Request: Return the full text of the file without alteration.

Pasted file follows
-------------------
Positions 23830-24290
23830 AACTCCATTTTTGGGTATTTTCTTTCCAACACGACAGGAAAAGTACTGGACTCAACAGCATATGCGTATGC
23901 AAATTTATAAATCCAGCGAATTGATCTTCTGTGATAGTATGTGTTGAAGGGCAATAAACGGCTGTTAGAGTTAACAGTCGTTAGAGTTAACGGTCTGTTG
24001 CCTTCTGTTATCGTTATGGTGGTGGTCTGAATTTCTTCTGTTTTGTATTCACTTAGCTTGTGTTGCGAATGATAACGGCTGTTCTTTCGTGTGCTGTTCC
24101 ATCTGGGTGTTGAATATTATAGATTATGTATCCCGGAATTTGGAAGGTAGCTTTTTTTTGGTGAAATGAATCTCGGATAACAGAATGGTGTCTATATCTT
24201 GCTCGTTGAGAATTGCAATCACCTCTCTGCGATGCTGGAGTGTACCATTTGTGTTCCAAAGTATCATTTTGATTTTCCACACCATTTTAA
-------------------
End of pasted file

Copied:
Positions 23830-24290
23830 AACTCCATTTTTGGGTATTTTCTTTCCAACACGACAGGAAAAGTACTGGACTCAACAGCATATGCGTATGC
23901 AAATTTATAAATCCAGCGAATTGATCTTCTGTGATAGTATGTGTTGAAGGGCAATAAACGGCTGTTAGAGTTAACAGTCGTTAGAGTTAACGGTCTGTTG
24001 CCTTCTGTTATCGTTATGGTGGTGGTCTGAATTTCTTCTGTTTTGTATTCACTTAGCTTGTGTTGCGAATGATAACGGCTGTTCTTTCGTGTGCTGTTCC
24101 ATCTGGGTGTTGAATATTATAGATTATGTATCCCGGAATTTGGAAGGTAGCTTTTTTTTGGTGAAATGAATCTCGGATAACAGAATGGTGTCTATATCTT
24201 GCTCGTTGAGAATTGCAATCACCTCTCTGCGATGCTGGAGTGTACCATTTGTGTTCCAAAGTATCATTTTGATTTTCCACACCATTTTAA